Tags:
  1. Davi_Alan
    Offline

    Davi_Alan Member

    Joined:
    Dec 30, 2010
    Messages:
    27
    Likes Received:
    0

    Medical Opinion Needed for My Story

    Discussion in 'Research' started by Davi_Alan, Feb 10, 2011.

    Hi Everybody,

    Sorry if this is not placed in the right thread in the first place. I took a look at each one's description and I thought this might be the most appropriate place to place my question. Uh, so I finished a short story last week and I've been showing around to some of my ex-language arts teachers, friends who have a degree in Literature, etc. I've got good reviews from everybody that I've showed it to, and so I want to try getting it published. The story is already free of unnecessary sentences, grammar mistakes, etc. What I need help with in order to make my story more realistic would be some medical expertise from someone who understands about this.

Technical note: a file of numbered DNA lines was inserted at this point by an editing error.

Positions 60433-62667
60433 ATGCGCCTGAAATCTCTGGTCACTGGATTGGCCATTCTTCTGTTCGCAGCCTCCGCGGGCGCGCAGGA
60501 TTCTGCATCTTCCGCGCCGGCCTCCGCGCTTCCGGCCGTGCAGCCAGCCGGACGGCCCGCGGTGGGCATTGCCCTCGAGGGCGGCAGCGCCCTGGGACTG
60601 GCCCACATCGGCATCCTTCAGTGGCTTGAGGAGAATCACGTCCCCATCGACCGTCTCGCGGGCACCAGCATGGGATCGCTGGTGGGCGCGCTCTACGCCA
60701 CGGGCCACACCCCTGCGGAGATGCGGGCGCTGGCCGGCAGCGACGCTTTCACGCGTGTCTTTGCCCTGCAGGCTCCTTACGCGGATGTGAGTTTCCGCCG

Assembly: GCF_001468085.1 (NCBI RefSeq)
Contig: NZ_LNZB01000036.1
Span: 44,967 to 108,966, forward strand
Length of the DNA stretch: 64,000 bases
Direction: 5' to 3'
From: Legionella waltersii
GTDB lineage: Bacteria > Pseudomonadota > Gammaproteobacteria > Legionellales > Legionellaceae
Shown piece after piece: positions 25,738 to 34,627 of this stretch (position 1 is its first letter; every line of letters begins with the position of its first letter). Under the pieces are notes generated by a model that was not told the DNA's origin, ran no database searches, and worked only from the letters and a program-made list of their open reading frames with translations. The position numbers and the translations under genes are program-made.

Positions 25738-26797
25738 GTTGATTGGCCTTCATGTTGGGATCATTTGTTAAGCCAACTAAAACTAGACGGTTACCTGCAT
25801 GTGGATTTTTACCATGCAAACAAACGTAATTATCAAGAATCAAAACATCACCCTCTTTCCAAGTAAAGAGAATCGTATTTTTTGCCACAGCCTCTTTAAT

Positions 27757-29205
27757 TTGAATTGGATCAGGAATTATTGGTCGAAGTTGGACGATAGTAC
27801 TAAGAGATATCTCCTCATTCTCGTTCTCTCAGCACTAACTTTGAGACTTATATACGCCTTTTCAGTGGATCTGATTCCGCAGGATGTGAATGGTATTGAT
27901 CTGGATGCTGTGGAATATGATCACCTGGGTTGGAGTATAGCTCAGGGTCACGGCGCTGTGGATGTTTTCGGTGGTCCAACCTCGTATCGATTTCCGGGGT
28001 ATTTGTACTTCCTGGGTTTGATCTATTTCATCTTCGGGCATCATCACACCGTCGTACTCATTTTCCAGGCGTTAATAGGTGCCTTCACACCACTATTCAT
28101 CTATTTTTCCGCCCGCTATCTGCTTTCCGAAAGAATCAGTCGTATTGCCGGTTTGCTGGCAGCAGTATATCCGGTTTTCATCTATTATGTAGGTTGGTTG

So, in my story (which takes place in Boston of 1933) I got this crazy wife who's so jealous of her husband that she slowly kills their 9 year old son by poisoning the boy's food. She causes the child to slowly suffer from vomit fits. And in my story, the family doctor (I believe that in 1933, it was still common to have a family doctor right?) mistakes the child's symptoms for common things like eating a spoiled fruit, etc. So in the story, the family doctor medicates the boy and the symptons go away. But they return soon enough becuase she keeps adding this substance which causes the vomiting fits, until the boy looses weight, gets feverish, pale and dies. In the story, she also kills one of the housemaids by poising her drink because she spied on her while she was placing the substance which caused the boy to become sick. And in my story, because in 1933 autopsy was still something not done to everybody (I did a research on that), I made it so that the coroners mistook her death for a massive heart attack. However, as the husband suspects his wife's ways, he orders that a detective investigate her and that another autopsy be performed on the boy and the maid. So, another autopsy is performed and they found in both of the victims blood traces of poisonous substances.